Mexico’s Dia de los Muertos honors loved ones who have passed away, celebrating on the day that the dead are said to return to earth. The centerpiece of any Dia de los Muertos celebration is the altar, a richly adorned table set with food, drinks, and gifts that will entice the deceased to return for a visit.
And while celebrations vary from family to family and town to town, on every altar you’ll find a variation of pan de muerto — a sweet roll decorated with pieces of dough that look like bones. The idea is that the dead will be able to find their families with more ease with the help of the warm, slightly sweet smell of pan de muerto.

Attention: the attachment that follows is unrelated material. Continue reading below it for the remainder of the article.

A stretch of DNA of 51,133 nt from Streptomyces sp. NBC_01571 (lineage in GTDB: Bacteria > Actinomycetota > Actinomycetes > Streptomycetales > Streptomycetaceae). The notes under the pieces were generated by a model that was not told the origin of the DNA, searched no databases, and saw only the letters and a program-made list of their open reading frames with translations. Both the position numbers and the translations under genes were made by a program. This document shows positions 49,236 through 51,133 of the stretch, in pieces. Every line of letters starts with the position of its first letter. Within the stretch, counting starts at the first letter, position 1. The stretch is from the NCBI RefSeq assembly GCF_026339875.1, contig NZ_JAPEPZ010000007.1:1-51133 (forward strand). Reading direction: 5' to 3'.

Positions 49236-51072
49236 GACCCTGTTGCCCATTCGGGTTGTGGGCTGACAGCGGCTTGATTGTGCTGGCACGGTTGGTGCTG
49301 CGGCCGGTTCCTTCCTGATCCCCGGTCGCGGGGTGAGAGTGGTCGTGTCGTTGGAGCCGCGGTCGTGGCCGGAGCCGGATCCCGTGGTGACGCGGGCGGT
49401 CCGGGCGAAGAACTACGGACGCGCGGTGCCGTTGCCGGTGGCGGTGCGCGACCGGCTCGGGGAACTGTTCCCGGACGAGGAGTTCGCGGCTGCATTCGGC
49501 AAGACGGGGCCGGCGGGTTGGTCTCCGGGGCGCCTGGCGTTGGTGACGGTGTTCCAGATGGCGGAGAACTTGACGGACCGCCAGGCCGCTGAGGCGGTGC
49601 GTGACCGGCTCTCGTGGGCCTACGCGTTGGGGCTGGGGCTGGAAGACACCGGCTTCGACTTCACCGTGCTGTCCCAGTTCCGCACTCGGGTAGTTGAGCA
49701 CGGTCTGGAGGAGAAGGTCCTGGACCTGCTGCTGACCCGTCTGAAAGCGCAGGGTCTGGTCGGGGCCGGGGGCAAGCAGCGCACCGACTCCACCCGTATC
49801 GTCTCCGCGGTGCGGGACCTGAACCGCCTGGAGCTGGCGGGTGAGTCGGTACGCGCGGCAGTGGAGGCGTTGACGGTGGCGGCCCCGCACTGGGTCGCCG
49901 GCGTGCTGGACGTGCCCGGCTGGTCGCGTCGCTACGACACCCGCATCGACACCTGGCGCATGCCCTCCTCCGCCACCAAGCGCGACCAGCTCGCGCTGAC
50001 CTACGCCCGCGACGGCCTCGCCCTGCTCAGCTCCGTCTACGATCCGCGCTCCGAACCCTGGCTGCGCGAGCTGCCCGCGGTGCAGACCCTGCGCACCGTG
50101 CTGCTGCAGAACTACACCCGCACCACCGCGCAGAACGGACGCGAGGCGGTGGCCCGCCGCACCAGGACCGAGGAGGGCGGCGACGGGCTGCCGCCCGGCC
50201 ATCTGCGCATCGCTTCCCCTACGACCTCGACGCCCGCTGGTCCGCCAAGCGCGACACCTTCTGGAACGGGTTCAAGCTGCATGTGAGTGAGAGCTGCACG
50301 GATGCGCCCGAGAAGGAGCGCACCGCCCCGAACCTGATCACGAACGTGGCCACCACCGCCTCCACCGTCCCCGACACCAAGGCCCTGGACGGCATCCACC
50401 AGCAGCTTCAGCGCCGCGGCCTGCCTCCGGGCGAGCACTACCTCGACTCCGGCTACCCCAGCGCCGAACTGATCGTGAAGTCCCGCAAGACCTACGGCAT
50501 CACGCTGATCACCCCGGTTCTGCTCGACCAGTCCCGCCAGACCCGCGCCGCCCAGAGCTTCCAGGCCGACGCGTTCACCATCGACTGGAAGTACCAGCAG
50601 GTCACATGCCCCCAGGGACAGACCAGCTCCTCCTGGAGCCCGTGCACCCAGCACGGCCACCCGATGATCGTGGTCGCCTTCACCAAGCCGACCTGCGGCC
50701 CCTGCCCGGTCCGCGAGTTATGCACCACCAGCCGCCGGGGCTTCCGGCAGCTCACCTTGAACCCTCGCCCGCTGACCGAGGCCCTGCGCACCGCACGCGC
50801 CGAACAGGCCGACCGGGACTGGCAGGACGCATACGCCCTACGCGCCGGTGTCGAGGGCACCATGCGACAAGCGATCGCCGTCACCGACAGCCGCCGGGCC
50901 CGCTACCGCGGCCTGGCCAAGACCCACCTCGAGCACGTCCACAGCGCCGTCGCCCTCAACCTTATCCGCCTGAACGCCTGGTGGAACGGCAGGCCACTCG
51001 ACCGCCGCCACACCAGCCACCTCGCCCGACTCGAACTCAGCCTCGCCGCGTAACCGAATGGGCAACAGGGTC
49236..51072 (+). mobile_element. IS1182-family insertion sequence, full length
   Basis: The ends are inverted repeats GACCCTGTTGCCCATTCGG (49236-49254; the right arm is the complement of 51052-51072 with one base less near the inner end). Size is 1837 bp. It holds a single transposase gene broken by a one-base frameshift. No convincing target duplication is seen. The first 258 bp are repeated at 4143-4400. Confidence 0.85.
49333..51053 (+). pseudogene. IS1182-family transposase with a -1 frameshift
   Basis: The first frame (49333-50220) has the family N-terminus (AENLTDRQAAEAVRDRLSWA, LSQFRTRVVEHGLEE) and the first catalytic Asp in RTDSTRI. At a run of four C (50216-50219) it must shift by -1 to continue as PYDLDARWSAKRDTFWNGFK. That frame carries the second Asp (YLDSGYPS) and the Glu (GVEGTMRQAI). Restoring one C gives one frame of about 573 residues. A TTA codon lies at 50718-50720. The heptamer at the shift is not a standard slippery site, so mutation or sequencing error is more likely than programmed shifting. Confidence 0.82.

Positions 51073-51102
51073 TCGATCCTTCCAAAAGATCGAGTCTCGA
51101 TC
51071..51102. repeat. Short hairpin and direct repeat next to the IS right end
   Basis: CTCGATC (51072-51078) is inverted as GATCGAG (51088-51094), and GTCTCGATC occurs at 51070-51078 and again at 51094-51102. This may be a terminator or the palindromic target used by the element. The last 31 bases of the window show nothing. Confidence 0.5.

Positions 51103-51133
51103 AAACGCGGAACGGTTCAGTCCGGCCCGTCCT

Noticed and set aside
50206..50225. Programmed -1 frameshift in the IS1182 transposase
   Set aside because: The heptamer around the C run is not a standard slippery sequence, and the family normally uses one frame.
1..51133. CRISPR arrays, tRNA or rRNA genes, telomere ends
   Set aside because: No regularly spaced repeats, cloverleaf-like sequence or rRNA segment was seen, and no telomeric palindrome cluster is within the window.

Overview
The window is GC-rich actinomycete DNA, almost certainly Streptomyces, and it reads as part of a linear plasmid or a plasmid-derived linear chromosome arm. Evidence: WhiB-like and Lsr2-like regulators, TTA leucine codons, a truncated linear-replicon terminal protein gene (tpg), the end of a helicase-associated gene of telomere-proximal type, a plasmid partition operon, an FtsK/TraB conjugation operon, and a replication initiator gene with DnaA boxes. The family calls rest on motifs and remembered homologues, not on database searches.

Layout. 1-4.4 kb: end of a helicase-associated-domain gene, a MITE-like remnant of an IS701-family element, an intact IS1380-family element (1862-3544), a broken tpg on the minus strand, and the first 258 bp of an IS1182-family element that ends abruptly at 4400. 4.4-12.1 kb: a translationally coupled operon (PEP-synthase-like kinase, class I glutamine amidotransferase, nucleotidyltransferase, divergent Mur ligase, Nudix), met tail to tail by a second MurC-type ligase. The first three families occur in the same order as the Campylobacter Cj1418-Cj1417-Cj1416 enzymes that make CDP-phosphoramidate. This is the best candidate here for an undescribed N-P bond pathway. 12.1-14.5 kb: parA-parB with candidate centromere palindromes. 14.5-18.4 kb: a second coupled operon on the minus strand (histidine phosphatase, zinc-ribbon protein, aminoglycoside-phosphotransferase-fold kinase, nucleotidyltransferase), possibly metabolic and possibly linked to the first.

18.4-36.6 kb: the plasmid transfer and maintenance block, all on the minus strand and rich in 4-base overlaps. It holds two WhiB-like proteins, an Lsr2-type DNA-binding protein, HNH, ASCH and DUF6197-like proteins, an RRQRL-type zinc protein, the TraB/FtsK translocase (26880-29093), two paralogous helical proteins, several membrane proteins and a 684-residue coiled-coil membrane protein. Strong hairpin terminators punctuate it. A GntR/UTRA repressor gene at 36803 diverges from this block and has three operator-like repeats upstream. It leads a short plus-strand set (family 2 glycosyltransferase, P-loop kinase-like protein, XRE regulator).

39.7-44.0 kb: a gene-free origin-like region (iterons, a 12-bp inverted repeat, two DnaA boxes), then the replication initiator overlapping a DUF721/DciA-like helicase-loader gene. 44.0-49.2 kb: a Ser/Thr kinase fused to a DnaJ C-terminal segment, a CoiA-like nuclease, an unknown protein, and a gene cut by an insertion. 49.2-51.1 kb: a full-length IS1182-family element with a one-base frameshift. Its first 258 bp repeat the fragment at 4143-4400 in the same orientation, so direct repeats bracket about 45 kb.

At Guadalupana Bakery in Brooklyn’s Bed-Stuy neighborhood, owner Maria Rojas honors loved ones lost through a variety of breads and pastries, but the star remains the pan de muerto, ideal with Mexican hot chocolate.